Weighing the impact of the attractiveness advantage

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Physically attractive people have long been viewed as more sociable, happier and successful than their less attractive counterparts. This stereotype has been documented as far back as the early 1970s in psychology journals and academic studies that showed a clear bias toward more attractive individuals in teacher assessments of students, voter preferences for political candidates and jury judgements in simulated trials, according to Comila Shahani-Denning, professor of psychology and director of the master’s program in industrial and organizational psychology at Hofstra University.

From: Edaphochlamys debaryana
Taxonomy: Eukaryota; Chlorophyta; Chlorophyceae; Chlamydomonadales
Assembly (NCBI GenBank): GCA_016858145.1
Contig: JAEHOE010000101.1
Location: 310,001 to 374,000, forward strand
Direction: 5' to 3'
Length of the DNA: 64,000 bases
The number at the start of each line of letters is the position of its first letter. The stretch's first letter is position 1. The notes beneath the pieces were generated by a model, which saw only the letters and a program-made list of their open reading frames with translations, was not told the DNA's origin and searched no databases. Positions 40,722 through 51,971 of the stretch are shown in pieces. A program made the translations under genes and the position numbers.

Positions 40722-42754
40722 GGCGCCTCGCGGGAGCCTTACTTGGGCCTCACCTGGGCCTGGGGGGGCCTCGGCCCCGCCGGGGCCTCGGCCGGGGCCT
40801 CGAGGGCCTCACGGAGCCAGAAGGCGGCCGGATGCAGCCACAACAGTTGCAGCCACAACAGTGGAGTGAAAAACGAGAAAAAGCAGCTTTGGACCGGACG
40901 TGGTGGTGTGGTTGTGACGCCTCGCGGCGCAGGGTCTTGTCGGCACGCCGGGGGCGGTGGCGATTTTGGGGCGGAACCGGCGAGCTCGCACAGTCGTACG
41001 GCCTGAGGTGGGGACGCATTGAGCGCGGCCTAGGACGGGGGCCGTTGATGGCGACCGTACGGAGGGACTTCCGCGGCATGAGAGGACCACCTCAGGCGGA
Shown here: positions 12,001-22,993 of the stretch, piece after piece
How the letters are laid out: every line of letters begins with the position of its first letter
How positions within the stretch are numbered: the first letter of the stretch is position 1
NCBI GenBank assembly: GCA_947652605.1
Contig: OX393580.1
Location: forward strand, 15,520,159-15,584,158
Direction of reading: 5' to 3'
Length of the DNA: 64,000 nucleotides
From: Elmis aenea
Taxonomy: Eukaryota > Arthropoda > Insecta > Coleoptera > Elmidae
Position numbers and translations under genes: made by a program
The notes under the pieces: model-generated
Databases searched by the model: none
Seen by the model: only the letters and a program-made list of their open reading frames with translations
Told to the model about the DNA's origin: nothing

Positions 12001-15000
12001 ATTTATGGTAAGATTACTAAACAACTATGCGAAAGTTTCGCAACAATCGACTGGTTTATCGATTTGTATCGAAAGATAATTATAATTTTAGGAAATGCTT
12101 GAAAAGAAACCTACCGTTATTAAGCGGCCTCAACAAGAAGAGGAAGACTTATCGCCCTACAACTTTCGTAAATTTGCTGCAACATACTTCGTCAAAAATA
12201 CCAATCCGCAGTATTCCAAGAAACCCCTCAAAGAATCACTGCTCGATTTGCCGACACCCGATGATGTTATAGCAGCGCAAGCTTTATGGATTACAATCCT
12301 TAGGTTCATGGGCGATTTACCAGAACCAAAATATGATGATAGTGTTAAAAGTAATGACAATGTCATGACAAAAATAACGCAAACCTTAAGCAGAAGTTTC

Not surprisingly, this bias extends to the workplace, as physically attractive candidates are more likely to be hired

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